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I Dreamed a Dream…Kind Of: Two More Responses to “Les Miserables”

(Note: The following reactions are recorded here because somehow myself, Andrew, and Alex all went and saw this movie on the same date. Needless to say, we all had differing reactions and viewpoints. Andrew’s response can be found here. I have since taken the liberties of providing Alex’s response, for reasons that should be immediately understandable. You’re welcome, Earth.)


1) I came into Les Mis a complete virgin to the musical. I was aware of the plot, and had seen the 1997 movie with Liam Neeson, Geoffery Rush, and Uma Thurman, or as it’s collectively known amongst theatre people, the one based on the book that otherwise has nothing to do with the stage show. (Work that out in your heads as you will.)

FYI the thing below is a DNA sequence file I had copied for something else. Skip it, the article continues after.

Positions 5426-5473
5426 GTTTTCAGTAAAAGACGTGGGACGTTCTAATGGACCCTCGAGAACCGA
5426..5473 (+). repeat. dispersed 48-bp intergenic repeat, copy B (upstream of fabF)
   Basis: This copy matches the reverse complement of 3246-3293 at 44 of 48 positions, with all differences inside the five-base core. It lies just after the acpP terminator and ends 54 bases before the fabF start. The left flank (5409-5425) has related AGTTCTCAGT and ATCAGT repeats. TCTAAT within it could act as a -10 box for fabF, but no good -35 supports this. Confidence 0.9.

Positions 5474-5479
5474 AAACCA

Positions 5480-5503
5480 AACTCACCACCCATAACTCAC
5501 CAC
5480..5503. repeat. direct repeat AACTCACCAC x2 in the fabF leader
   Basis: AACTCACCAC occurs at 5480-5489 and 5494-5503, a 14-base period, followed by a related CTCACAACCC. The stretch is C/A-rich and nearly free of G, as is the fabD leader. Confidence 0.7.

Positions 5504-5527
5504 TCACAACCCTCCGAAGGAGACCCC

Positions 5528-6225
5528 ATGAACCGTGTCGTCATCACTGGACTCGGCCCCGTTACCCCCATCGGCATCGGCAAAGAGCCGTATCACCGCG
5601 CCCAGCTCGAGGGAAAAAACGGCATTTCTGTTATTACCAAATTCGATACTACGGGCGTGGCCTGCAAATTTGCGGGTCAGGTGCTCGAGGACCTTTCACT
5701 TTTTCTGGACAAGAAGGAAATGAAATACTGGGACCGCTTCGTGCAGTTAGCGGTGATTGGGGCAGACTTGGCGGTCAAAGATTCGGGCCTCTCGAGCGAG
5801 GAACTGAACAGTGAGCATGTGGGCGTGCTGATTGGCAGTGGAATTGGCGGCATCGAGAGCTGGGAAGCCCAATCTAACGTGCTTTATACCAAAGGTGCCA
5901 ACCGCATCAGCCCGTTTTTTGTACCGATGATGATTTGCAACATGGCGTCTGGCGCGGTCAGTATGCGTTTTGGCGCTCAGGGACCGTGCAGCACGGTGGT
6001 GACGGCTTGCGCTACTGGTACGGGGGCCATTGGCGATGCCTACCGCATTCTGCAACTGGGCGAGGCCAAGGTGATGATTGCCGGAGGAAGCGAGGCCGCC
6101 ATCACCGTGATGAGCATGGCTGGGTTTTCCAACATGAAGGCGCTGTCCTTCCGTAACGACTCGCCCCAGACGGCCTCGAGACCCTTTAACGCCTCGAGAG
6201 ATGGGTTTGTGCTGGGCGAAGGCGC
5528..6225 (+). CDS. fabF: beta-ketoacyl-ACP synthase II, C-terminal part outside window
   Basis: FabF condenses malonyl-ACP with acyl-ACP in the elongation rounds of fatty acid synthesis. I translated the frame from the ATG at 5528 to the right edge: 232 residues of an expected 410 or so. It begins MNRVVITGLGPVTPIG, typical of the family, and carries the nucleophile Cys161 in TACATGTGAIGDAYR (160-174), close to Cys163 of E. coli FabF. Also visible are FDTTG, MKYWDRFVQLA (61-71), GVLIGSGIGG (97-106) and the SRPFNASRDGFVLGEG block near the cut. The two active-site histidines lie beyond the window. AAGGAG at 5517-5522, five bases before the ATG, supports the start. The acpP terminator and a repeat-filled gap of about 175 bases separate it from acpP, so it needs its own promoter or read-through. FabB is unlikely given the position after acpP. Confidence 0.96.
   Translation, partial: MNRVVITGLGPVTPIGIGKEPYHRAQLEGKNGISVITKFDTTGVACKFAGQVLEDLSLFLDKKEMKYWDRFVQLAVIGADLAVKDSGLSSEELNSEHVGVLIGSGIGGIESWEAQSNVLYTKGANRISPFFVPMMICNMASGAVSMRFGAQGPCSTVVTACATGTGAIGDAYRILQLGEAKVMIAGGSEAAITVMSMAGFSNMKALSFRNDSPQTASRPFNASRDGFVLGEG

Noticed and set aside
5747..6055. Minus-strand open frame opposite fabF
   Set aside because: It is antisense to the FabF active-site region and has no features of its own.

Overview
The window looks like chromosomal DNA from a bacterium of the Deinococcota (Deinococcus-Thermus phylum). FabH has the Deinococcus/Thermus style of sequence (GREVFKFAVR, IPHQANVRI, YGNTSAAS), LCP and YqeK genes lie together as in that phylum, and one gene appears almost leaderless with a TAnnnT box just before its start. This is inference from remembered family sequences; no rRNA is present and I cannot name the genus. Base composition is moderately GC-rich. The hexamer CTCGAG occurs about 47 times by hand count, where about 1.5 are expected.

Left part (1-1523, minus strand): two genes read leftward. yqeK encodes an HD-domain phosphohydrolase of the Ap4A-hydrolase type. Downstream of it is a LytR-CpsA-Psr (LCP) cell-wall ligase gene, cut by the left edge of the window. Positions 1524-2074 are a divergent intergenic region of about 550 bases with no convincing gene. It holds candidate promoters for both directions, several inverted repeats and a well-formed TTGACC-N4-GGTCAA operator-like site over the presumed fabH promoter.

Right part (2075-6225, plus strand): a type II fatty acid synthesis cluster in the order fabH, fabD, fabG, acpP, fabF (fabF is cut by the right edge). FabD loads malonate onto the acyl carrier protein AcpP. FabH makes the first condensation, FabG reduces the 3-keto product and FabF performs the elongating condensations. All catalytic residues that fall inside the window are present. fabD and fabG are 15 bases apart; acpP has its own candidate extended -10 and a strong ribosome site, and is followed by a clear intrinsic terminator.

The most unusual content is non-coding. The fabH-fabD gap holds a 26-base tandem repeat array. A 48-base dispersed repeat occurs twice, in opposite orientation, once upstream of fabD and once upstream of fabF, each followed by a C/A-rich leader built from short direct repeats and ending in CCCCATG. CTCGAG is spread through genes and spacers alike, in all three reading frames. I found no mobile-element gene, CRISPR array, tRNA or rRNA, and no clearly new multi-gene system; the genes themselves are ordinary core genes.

Consequently, I approached this with a fresh eye and a mostly fresh ear. I must admit, I’ve heard “I Dreamed a Dream” before several times, but I knew that it dealt with how sucky it gets to be Fantine during that first third of the movie. In addition, I’d had the epic trailer shoved down my throat several times as I took in several movies this year. Now, there’s nothing wrong with having Anne Hathaway shoved down your throat, but there’s only so much of a starving waifling that I can take before it starts to get mildly irritating. Because of this, I feel like I came into the movie with a mindset prejudiced against any possibility the film had of succeeding.

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Breaking Down the Baseball Hall of Fame 2013 Ballot Part 3: Once and Future Kings